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Reform Party of California Commentary: After the Wars – The Military Service is Not in Vain

A wave of anxiety, doubt, regret and other emotions is passing through some of America’s military personnel who served in the Iraq War. Insurgent Al-Qaeda forces in Anbar province have at least partially retaken Fallujia and Ramadi. Many military personnel who fought to take those cities from Al-Qaeda and allied forces in intense, bloody, house to house fighting are asking questions. Some ask why America did not leave troops to help Iraq recover. Some question why America went to war there in the first place. Some even question if their sacrifice and the sacrifice of their fallen comrades was in vain.

The answers to those first two questions, and many others, will be debated by pundits claiming anything and everything. Books and Ph.D. dissertations will focus on finding and proclaiming answers to the questions. However, the answer to the third question, was it in vain, has a simple answer: It was not in vain. That is true for America’s ‘ambiguous’ wars and its ‘lost’ war, i.e., the Wars in Korea, Vietnam, the Iraq and Afghanistan. It is true regardless of how events ultimately played out or will play out, for better or worse. Even in Korea, after all these years, the story has not come to a clear end for the Korean war era. In Vietnam, the war era did end soon after America’s forces withdrew. Both Afghanistan and Iraq are still playing out their late war or post-war stories, with the outcomes being unpredictable by anyone except maybe ideologues who know all things past, present and future, at all times.[1]

In reality, smashing post-war success, abject failure or muddled ambiguity makes little difference if the focus is on what American soldiers who fought did and did not do. In other words, there are two sources of accountability for American wars. Those two sources are separate and distinct. The first is what our fighting personnel did and how well they did their job. The second is what our civilian and policy-level military leadership did and how well they did their job. Very few or no U.S. fighters on the battlefield decide when to go to war and, for the most part, they do not determine military or civilian policy before, during or after any war. Our fighters do what they are trained to do, which is fight with honor and as much compassion and restraint as it is possible to show in the bloody chaos of guerrilla war.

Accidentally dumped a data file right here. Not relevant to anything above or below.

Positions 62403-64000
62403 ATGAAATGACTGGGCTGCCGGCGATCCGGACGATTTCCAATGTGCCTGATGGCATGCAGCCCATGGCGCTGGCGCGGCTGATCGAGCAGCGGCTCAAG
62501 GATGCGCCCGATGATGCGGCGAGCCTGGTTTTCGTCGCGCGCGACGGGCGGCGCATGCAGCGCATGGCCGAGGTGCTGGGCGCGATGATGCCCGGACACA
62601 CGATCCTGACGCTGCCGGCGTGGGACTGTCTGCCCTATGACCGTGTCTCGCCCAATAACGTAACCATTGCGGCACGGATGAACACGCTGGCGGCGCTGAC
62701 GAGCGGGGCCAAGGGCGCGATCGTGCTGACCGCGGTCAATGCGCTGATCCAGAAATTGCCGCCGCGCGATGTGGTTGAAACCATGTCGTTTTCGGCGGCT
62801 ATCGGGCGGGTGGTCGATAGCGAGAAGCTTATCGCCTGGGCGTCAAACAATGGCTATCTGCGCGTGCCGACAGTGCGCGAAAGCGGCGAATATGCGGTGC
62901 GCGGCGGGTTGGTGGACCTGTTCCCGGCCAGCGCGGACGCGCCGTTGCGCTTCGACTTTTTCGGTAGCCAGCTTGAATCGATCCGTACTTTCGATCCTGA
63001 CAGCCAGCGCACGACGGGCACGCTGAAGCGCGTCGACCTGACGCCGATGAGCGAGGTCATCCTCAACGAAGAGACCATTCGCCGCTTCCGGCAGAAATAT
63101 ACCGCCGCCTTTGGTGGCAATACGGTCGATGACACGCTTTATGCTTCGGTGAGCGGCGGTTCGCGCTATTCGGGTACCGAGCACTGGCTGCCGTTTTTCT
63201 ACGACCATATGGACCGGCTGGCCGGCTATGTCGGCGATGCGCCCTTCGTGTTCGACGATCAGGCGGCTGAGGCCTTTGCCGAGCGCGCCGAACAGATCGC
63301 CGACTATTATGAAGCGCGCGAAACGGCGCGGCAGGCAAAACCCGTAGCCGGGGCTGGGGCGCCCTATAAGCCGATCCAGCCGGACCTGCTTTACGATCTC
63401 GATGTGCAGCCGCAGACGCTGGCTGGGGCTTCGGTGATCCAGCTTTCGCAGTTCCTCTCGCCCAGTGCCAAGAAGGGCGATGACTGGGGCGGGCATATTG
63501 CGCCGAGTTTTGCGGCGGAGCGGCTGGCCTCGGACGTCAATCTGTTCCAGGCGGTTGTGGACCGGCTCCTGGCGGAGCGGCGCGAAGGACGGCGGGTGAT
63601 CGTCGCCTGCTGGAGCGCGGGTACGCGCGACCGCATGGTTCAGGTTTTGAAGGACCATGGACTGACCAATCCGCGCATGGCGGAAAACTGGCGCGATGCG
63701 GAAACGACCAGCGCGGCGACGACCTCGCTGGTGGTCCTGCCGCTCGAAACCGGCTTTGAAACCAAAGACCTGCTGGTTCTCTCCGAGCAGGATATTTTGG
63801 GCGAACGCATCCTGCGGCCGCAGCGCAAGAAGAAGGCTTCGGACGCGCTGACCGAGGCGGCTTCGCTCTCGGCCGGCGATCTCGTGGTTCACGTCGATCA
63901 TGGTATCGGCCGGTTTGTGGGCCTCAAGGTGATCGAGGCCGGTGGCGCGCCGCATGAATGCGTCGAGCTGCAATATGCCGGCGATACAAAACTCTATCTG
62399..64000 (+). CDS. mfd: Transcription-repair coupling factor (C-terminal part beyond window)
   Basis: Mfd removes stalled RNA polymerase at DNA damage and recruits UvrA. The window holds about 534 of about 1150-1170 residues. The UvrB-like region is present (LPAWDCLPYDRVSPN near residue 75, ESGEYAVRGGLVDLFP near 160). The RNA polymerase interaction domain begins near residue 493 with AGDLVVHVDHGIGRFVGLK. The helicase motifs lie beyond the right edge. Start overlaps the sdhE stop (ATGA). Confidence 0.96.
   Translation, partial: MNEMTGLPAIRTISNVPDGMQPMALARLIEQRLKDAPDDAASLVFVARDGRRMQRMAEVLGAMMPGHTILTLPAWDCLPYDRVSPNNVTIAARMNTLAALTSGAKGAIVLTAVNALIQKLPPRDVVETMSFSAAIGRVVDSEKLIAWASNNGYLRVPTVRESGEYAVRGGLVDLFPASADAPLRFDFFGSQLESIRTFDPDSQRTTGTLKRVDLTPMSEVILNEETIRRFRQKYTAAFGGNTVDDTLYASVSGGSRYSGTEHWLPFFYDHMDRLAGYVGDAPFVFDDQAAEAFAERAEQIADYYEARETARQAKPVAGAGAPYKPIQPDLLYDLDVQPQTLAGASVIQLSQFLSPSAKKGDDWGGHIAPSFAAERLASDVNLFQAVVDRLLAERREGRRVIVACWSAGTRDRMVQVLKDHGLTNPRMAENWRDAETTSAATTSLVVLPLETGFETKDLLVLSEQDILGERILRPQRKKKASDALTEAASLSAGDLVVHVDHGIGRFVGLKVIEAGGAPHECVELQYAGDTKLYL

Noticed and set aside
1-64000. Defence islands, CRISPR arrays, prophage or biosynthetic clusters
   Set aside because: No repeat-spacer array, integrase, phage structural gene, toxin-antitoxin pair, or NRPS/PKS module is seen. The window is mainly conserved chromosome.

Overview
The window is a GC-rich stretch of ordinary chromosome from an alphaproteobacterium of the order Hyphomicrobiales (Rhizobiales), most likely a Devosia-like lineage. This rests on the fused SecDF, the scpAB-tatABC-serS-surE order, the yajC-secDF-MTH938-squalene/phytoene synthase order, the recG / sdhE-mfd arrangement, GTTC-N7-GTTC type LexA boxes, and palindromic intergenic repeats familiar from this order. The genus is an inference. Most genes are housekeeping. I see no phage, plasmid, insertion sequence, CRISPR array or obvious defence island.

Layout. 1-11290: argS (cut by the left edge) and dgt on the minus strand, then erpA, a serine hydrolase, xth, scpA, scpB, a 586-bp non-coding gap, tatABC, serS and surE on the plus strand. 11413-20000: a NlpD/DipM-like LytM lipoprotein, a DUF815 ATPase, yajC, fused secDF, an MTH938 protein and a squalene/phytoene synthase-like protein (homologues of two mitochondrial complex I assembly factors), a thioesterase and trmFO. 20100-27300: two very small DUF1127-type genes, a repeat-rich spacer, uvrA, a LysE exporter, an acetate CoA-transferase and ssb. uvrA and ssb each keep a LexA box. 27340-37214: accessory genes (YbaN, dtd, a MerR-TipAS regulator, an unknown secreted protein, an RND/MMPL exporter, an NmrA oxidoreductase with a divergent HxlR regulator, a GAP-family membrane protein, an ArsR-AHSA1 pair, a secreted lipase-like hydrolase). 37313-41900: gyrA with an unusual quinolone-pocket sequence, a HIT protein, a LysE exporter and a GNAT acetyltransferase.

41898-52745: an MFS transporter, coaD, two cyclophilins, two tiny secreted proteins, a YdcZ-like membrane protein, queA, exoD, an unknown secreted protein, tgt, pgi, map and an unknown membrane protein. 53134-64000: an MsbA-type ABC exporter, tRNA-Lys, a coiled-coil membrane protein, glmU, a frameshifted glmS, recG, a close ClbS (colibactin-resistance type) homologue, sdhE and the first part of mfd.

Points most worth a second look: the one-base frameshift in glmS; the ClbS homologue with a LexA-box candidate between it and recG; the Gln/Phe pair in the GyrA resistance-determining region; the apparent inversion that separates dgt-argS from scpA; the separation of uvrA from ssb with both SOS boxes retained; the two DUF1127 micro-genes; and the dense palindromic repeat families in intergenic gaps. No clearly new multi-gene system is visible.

When Americans who fought in Iraq or surviving family members and friends, look at setbacks in Iraq now and ask if the sacrifice was in vain, this commentator respectfully suggests that that is the wrong question. Their sacrifices were not in vain. Our soldiers fought, and sometimes died, with honor and compassion. They did their jobs as they were told to do them. The entire world knows how well American soldiers fight and no one questions their astonishing willingness to make the ultimate sacrifice. American fighters acquitted themselves brilliantly in Iraq and all the other wars. These days, our enemies do not even try to challenge us in open battle. Instead, they resort to guerrilla war with hidden roadside bombs, deluded men, women and children carrying bombs strapped to themselves and savage, cowardly attacks on unprotected civilians, including innocent babies and children. If anything was in vain, it was American leadership that failed, not the sacrifices of the people who did the fighting and dying. Credit or blame for ultimate success or failure needs to be put where it properly belongs.

Footnote:

1. Despite the setbacks in Fallujia and Ramadi, the post-war story in Iraq could still turn out well. The transnational threat that Al-Qaeda and other extremist forces pose could very well lead to a long-lasting rapprochement between the U.S. and the rest of the West with not only Iraq but also maybe Iran, who is subject to severe economic pressure in addition to its concerns about what forces have been unleashed by the fall of Saddam Hussein and the ensuing chaos in Iraq, Syria and elsewhere. It is easy to argue that, but for extremism and recent historic disputes, both Iran and Iraq are natural allies of the U.S. Despite a rather bleak current outlook, a similar positive outcome is possible in Afghanistan, which is a broken, primitive, dirt poor landlocked country surrounded by relatively hostile neighbors. It desperately needs friends.

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